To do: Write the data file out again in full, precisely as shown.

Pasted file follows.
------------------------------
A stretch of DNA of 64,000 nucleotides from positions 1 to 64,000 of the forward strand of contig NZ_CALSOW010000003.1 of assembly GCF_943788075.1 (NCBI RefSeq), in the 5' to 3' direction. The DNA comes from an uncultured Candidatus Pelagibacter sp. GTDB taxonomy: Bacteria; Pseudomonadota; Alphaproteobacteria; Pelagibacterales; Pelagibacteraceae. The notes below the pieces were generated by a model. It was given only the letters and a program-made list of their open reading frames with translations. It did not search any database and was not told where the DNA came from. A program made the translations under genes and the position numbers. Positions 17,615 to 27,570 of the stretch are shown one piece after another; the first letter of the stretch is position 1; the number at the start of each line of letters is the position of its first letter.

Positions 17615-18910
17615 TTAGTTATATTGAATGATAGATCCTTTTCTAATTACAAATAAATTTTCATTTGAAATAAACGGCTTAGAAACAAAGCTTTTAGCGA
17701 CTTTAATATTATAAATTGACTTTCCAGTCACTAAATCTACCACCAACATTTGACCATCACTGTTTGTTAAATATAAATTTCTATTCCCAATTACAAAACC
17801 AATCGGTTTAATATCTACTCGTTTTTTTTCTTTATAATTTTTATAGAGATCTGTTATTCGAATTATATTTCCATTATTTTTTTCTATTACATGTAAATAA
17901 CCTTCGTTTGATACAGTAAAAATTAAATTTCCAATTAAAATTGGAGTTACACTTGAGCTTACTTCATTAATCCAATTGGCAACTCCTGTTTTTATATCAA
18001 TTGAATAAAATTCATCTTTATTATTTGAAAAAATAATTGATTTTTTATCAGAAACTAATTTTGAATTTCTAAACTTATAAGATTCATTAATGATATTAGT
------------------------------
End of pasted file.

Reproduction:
A stretch of DNA of 64,000 nucleotides from positions 1 to 64,000 of the forward strand of contig NZ_CALSOW010000003.1 of assembly GCF_943788075.1 (NCBI RefSeq), in the 5' to 3' direction. The DNA comes from an uncultured Candidatus Pelagibacter sp. GTDB taxonomy: Bacteria; Pseudomonadota; Alphaproteobacteria; Pelagibacterales; Pelagibacteraceae. The notes below the pieces were generated by a model. It was given only the letters and a program-made list of their open reading frames with translations. It did not search any database and was not told where the DNA came from. A program made the translations under genes and the position numbers. Positions 17,615 to 27,570 of the stretch are shown one piece after another; the first letter of the stretch is position 1; the number at the start of each line of letters is the position of its first letter.

Positions 17615-18910
17615 TTAGTTATATTGAATGATAGATCCTTTTCTAATTACAAATAAATTTTCATTTGAAATAAACGGCTTAGAAACAAAGCTTTTAGCGA
17701 CTTTAATATTATAAATTGACTTTCCAGTCACTAAATCTACCACCAACATTTGACCATCACTGTTTGTTAAATATAAATTTCTATTCCCAATTACAAAACC
17801 AATCGGTTTAATATCTACTCGTTTTTTTTCTTTATAATTTTTATAGAGATCTGTTATTCGAATTATATTTCCATTATTTTTTTCTATTACATGTAAATAA
17901 CCTTCGTTTGATACAGTAAAAATTAAATTTCCAATTAAAATTGGAGTTACACTTGAGCTTACTTCATTAATCCAATTGGCAACTCCTGTTTTTATATCAA
18001 TTGAATAAAATTCATCTTTATTATTTGAAAAAATAATTGATTTTTTATCAGAAACTAATTTTGAATTTCTAAACTTATAAGATTCATTAATGATATTAGT